HMC5883 Magnetometer - confusion with axis orientation

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Hi all, I'm confused with the axis drawn in the board ( GY-273 )  and the relation with the output data for each one, for example, I thought that the axis drawn were vectors, so the output data for the axis that would point the north is at his maximum positive value, and if that axis points oposite to north would be at his maximum negative value, and the transition between the positive and negative would be from its maximum positive to cero to maximum negative ( e.g. +270 -> 100 -> 0 -> -100 -> -270), all transition between signs has to cross cero, but the behavior that I'm seeing is:

- If I point the X axis to the north I get the maximum positive value, If I rotate the sensor a little counterclockwise the output decreases as expected, but If I rotate the sensor clockwise the output jumps instantly from the maximun positive value to the maximum negative value, like pointing it oposite to north, but I'm just rotating it like 2 degrees counter wise from its maximum positive value, so that is not like a vector behavior, what i think is that the sign describes something related to a positive or negative declination that are related to the north, but I don't really know what the sign tells me or what the output is, I discarded that behavior due to something related with the place where I'm testing it, if that would be the cause, any compass would not work (the compass from my phone works well) so I don't think that is related with something like the room where I am , I'm not using any library.

Any ideas what the data describes?

Thank you in advance for your help.

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Hi Guillenvar

 

Try first to read the datasheet: https://cdn-shop.adafruit.com/datasheets/HMC5883L_3-Axis_Digital_Compass_IC.pdf

 

Also, i think you may find existing libraries for the device.

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Hi!, thank you for your response, I have read the datasheet before, just says that the arrow will indicate a positive value in the direction of the magnetic field, no more detail :(, and dont get me wrong but I am not fan of using libraries, people today are so used to use that, and their proyects turn into black bloxes, only depending on the platform where the library exists, instead I prefer to understand what I'm using and how to improve its performance...

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When I first started programming AVR's I read a lot of other peoples projects,  libraries (code) to understand how to do things. 

Much faster then trying to do it from scratch on my own.  Now I have a whole directory full of these code (libraries) to choose from and

copy / paste from as needed, makes code generation easy and saves time once I know something works.

 

Jim

 

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I recently tried a HMC5883L compass with the Adafruit sensor library.  

 

The IC has three MEMS (microelectronic mechanical systems, I guess) elements.  Each of these is a small tube of conductive material with a voltage sensor on each end.  When the element is in parallel to the Earth's magnetic flux line, the magnetic force generates a voltage between the two sensors.  This is a tiny voltage in microvolts.  It is linear to the degree that the element is positioned in the magnetic flux line direction.  The microvoltage is amplified and converted by an internal ADC to a number.  This number is multiplied by the values in the configuration and calibration registers.  The result is placed into the I2C registers for download by the AVR.   The Adafruit library converts the I2C data into Micro Teslas (uT) for each of the three elements (X,Y,Z).   When the element is oriented in the direction of the flux line, the absolute value of the I2C reading is at its highest.  When the element is positioned to be 90 degrees perpendicular to the magnetic flux line, the reading is 0 uT.  This is because there is an equal distance between the North magnetic Pole and each of the voltage sensors on the ends of the element. No voltage is generated between the sensors by the magnetic energy.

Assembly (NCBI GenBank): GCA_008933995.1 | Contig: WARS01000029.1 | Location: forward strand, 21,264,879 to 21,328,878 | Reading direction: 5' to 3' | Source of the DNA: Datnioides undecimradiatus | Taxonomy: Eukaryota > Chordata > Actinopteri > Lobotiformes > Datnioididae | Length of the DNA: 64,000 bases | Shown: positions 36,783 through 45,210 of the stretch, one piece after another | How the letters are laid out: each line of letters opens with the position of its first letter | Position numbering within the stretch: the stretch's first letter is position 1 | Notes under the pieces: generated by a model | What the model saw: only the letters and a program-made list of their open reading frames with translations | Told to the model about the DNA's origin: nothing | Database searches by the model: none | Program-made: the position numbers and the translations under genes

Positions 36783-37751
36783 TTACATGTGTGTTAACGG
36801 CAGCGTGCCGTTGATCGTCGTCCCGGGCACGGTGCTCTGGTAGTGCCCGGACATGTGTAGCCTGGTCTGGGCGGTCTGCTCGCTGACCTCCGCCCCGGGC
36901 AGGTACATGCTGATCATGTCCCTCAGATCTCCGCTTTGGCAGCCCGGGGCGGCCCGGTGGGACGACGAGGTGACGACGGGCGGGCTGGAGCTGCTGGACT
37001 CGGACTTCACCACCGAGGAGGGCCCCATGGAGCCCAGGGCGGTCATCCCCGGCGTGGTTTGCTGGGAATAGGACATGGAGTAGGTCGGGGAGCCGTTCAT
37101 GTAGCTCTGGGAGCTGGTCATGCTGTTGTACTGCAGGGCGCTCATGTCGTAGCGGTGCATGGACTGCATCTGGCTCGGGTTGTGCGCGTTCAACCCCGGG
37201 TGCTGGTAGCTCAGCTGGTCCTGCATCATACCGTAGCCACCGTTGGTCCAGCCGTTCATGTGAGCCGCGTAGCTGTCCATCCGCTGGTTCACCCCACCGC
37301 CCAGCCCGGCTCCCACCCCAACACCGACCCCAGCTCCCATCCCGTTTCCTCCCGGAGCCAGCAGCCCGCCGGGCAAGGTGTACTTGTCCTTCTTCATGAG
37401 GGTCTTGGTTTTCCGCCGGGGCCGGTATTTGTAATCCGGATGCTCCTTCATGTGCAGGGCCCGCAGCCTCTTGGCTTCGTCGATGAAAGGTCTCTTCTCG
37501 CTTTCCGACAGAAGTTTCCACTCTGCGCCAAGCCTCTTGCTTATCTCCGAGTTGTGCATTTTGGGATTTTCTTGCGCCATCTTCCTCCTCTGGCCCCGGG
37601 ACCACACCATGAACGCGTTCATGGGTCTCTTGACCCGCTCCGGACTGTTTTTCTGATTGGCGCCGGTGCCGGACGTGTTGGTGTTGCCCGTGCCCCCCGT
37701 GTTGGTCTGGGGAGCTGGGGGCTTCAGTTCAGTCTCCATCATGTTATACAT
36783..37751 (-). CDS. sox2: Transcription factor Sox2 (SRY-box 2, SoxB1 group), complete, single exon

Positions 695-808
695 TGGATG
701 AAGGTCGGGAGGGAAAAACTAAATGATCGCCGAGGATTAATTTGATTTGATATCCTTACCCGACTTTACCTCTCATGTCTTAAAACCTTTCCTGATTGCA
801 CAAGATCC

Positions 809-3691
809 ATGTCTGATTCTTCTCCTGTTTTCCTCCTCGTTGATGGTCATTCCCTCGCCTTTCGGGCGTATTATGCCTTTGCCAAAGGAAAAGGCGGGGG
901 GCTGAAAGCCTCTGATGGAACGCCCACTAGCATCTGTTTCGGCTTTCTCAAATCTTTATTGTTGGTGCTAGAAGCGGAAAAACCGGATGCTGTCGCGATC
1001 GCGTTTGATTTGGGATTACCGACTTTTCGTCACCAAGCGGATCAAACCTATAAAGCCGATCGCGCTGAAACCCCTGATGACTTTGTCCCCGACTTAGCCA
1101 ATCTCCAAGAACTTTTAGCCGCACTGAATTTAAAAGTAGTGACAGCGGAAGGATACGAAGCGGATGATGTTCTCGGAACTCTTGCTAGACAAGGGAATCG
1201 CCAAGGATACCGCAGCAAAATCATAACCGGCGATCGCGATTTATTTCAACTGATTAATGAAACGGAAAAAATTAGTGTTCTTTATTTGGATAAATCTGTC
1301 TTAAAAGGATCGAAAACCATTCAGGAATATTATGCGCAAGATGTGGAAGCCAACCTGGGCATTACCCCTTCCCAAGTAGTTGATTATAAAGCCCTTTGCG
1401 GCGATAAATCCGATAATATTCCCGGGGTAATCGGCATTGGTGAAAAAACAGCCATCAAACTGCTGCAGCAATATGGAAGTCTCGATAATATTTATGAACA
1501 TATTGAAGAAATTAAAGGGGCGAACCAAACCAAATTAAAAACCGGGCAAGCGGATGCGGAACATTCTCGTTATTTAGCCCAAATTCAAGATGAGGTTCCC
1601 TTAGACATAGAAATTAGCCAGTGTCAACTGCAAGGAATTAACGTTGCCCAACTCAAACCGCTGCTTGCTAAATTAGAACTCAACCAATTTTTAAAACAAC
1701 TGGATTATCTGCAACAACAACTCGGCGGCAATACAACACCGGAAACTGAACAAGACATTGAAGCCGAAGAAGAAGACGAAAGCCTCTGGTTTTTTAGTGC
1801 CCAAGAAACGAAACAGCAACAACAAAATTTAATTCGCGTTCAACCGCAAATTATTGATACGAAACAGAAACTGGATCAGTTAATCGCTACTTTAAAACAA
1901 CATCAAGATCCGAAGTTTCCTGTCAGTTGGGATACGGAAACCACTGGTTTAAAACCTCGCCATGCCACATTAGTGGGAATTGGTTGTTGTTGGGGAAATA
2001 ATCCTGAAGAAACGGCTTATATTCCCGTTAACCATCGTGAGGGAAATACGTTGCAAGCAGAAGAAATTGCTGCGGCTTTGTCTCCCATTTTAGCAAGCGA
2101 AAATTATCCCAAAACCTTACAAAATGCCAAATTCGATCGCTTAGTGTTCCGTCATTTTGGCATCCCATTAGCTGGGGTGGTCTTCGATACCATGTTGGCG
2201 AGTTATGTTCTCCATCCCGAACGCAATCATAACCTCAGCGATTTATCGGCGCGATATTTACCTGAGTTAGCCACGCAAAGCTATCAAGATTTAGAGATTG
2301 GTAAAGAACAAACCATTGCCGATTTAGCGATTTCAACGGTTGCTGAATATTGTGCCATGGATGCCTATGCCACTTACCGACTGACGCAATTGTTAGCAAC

The Adafruit library also gives the compass heading, giving 0.0 degrees if the board is held so that the IC front face (the side with the writing) is pointed UP, and the X arrow is pointed due north.   The INO file has an entry for the declination angle.  This is the difference in degrees between the true North Pole and the Magnetic North Pole.  This will change depending where you are geographically on Earth, and on a yearly basis because the Magnetic North Pole is constantly drifting in position.  Google for sites that allow you to enter your home's latitude and longitude and get the current declination.  You then need to convert the angle to radians.  (57.3 degrees per radian) .   Note that the heading value will be affected by the tilt of the HMC5883L.  It will allow be affected by metal objects near the 5883L module.

 

I'm not sure what I would be able to use a tilt-sensor for.  The compass is must faster taking headings.  I've mounted the little PCB on the end of a ruler and then just point it at a distant tree or building to get a quick heading from my viewpoint.  Then I use a (paper) protractor and topographic maps in TIF or PDF format to learn where that landmark is located and where I am in relation to it.